The rate the number of international flights taken by Swedes is growing has more than halved so far this year to around four percent, down from around nine percent annually in the years since 2009.
At the same time, 188,000 fewer passengers took internal flights: a drop of three percent.
“Its still growing, certainly, but not as much as previously," Jean-Marie Skoglund, from the Swedish Transport Agency's sea and air transport division, told Swedens state broadcaster SVT.
She said that more people were now conscious of the environmental impact of taking flights, and suggested that the flight tax could have had an effect.
“Private people are weighing up their travel in a completely different way from what they were doing previously,” she said. “Then we dont yet know what effect the flight tax brought in in April has had.”
Skoglund said that the bankruptcy of NextJets, which operated business flights between Stockholm and many of Sweden's smaller cities, had played a role in the drop in the number of internal flights.
Swedens flight tax, which came into effect on April 1, was set deliberately low, with all flights departing Swedish airports charged 60 SEK to 400 SEK per person, depending on the destination.
According to a poll for Dagens Nyheter, 53 percent of Swedes were in the favour of the new tax at the time it came in.
The four percent rise in the number of international flights still adds up to a significant 850,000 extra passengers, but this compares to the additional 1.7m passengers seen in previous years.
Erik Glans, an economist for Swedens National Institute of Economic Research, said that weather had also had an impact.
“We believe that the warm summer meant that people stayed home in Sweden to a greater extent than they usually do,” he said.
Why are Tory rebels pushing for a confidence vote they might not win?
What will happen if Conservative MPs manage to trigger a vote of no confidence in Theresa May? As th..
What will happen if Conservative MPs manage to trigger a vote of no confidence in Theresa May? As the letters to 1922 Committee chairman Graham Brady stack up, that is the question members of the European Research Group are considering this evening.
Until the contents of the prime ministers draft Brexit deal were revealed yesterday, the received wisdom and public preference of senior members of the ERG was that they had the numbers to force a change in policy, not personnel, and should work to that end. By the time Cabinet met yesterday, that logic had given way to resignation that it was no longer possible to prevail upon May to change course and that a confidence vote was the only way to go.
Government sources are struck by their change in tune – and by the very public way in which Jacob Rees-Mogg and Steve Baker announced it earlier. It was only a month ago that Baker, who is essentially the ERGs chief whip, said the numbers to force a change in leader simply did not exist. The reasonable suspicion on the part of those still loyal to the prime minister is that he would not have licensed the attack were he not sure that the rebels could not at least hit the 48 needed to trigger a confidence vote.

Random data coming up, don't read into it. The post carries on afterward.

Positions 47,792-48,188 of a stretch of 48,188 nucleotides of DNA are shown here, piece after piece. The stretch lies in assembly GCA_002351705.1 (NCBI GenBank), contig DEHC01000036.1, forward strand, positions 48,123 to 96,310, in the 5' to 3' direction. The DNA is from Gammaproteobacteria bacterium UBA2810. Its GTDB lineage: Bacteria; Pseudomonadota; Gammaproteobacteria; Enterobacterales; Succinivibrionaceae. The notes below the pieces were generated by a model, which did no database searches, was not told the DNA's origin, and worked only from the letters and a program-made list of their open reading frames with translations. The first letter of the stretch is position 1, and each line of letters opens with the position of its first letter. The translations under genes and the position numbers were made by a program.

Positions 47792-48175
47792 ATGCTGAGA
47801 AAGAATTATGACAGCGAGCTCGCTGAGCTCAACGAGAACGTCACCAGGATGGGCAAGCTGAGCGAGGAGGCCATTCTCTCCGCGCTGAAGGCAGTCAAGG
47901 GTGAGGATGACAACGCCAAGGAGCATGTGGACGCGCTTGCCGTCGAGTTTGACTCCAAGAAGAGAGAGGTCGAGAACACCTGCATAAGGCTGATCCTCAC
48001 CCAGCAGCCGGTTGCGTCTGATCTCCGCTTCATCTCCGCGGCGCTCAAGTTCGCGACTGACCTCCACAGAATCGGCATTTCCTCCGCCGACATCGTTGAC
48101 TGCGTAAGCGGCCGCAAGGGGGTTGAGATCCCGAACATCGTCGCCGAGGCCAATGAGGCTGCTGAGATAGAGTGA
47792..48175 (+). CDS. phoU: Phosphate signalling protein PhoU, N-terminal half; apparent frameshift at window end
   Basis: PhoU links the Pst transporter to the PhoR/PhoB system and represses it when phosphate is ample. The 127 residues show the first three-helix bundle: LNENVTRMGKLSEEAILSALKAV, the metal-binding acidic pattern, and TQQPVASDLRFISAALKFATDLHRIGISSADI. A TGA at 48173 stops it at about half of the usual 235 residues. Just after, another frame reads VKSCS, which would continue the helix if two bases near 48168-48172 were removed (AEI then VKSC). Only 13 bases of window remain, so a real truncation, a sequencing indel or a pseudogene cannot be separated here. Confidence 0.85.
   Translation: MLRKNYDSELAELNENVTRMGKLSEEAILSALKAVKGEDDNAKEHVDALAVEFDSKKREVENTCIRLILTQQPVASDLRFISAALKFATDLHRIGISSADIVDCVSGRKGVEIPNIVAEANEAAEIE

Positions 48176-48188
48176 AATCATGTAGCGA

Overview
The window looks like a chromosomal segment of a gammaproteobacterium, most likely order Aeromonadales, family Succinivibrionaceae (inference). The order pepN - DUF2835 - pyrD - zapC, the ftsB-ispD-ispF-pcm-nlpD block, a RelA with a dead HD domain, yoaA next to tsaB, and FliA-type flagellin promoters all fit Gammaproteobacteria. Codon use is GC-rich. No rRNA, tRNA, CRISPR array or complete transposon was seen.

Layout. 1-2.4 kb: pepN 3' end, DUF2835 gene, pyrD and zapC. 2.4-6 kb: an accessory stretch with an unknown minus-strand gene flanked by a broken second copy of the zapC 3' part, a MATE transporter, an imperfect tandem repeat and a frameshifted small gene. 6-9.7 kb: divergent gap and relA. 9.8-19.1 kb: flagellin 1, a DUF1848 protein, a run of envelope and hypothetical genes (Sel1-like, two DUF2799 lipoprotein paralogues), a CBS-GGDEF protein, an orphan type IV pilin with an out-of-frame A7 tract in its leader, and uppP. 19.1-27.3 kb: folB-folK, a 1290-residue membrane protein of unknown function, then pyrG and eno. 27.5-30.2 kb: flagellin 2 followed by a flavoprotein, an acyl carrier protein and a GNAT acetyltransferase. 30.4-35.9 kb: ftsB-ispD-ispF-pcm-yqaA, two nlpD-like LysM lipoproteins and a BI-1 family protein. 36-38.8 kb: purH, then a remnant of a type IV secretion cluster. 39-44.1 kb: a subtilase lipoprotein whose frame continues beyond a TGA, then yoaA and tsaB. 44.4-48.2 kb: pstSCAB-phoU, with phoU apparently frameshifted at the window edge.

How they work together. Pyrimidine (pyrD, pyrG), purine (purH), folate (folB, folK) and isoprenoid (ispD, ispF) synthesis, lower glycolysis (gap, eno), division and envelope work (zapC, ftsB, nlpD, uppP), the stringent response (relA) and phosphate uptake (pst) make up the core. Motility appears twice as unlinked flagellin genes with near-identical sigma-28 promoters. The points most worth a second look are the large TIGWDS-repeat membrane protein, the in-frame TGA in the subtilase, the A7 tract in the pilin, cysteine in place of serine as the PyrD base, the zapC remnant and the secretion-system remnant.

Will they? The first thing to note is that the ERG is not as coherent a group as it is often portrayed as, and not all of its members believe that a vote of no confidence is necessarily the right gambit. Members of its WhatsApp group note that some of its veterans are urging caution – Bernard Jenkin, for instance, has told colleagues to be “lucid and calm”, while Edward Leigh has refused to submit a letter and says Mays deal should be defeated in parliament.
One cool-headed member, however, says proponents of that strand of opinion are very much in the minority. They reckon conciliatory voices are outnumbered “ten to one” by those congratulating those who have quit government posts and calling for the submission of letters to Brady. It remains to be seen whether that means the rebels will actually end up hitting the threshold. But what today has made clear is that we are much closer to it happening than at any point in recent months. If it doesnt, then Mays position will look much stronger, even if her majority remains non-existent and the chances of no deal remain non-trivial and rising.
Separate to all of that is the more pressing question of whether May would win a confidence vote. A simple majority is all that would be needed for her to do so, and most Tory MPs still think she could clear that bar, even if, as some loyalists predict, a not insignificant number of the payroll votes against the prime minister along with the rebels. Asked whether the numbers exist to win the confidence vote, a source close to Baker says: “I cannot be sure.”